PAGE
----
What’s the Recommended Thickness of a Spray Foam Roof?
You may be wondering, spray foam roofs get spray applied, meaning they can be a ½ inch, 2 inches, or 10 inches, or really any thickness a spray foam applicator feels like doing.
But what thickness is most beneficial to my roof?
I don’t want the costs of applying additional foam to outweigh the benefits it will provide.
This is very similar to buying a new driver in golf. Yes, I can spend $600 on a professional driver equipped with a high-speed shaft.
But how fast do you swing? If you can’t swing as fast as the pros, this will cause more harm to your golf game than you would benefit.
Maybe you’d be better off buying a $250 driver that’s meant for amateur swing speeds?
Going back to your roof, maybe the “sweet spot” is 2 inches of foam. If you requested 10 inches of foam, the added R-value (which reduces your energy costs) will not provide enough savings to pay for the application of 8 more inches of foam.
At West Roofing Systems, if there’s one thing we know, it’s that every commercial roof is different. Since 1979, we’ve been developing custom spray foam designed roofs that provide the greatest R-value, with the lowest installation cost possible.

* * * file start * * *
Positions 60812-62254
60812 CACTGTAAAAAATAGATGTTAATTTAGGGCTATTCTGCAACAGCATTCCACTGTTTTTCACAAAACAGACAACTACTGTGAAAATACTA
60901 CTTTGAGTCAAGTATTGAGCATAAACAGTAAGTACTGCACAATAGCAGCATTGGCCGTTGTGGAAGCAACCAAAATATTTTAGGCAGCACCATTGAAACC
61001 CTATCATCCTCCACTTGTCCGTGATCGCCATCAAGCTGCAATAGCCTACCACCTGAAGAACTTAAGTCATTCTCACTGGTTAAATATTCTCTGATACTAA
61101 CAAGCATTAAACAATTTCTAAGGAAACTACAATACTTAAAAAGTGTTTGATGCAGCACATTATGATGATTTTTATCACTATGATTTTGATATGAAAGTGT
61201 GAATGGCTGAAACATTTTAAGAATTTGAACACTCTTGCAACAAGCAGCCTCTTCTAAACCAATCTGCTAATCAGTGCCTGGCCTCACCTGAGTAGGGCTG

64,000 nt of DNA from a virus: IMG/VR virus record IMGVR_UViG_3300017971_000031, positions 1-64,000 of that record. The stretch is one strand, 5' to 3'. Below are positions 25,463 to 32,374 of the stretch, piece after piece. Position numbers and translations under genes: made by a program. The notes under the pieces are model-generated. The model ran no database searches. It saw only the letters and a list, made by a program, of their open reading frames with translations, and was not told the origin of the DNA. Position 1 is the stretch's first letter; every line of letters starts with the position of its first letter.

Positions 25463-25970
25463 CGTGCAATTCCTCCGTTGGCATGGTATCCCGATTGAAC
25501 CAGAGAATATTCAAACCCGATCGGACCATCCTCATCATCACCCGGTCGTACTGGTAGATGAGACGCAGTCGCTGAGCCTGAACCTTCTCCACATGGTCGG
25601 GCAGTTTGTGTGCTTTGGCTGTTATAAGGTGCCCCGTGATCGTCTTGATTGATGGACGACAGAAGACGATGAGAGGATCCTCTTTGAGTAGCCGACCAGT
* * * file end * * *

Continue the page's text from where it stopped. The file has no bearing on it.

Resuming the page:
Let’s get started…
In this article, there are two variables that will determine the best thickness of spray foam for your roof, they are:
- What kind of existing roof system do you have? Gravel BUR, Smooth BUR, Modified?
- Are you required to hit a minimum R-value per building code?
NOTE: At the end of the article, there are 3 bonus questions about spray foam thickness.
What’s the best spray foam thickness for a gravel-built-up roof
If you have a gravel built-up roof, a rule of thumb is that you’ll need an average of 1.5 inches of spray foam in order to obtain the proper surface profile, have it cure correctly, and for the foam to be smooth.
This is because with any gravel built-up roof, you’ll need to use a wet-vac system to remove the loose dirt and gravel from the roof. What’s left behind is a rough surface because of the embedded gravel.
But then you need to determine the slope of the roof.
Is the slope built into the deck?
Is the slope built into the roof?
Or is the slope flat?
If the slope is built into the deck, a consistent application of 1.5 inches of spray foam will keep the slope working as is.
If the slope is built into the roof, you can install a minimum of 1.5 inches of spray foam, and then build drainage saddles in-between drains to help with water flow.
If the slope roof is fairly flat, you’ll have to go a minimum 1.5 inches, but then determine where your roof was previously holding water and how deep that water was.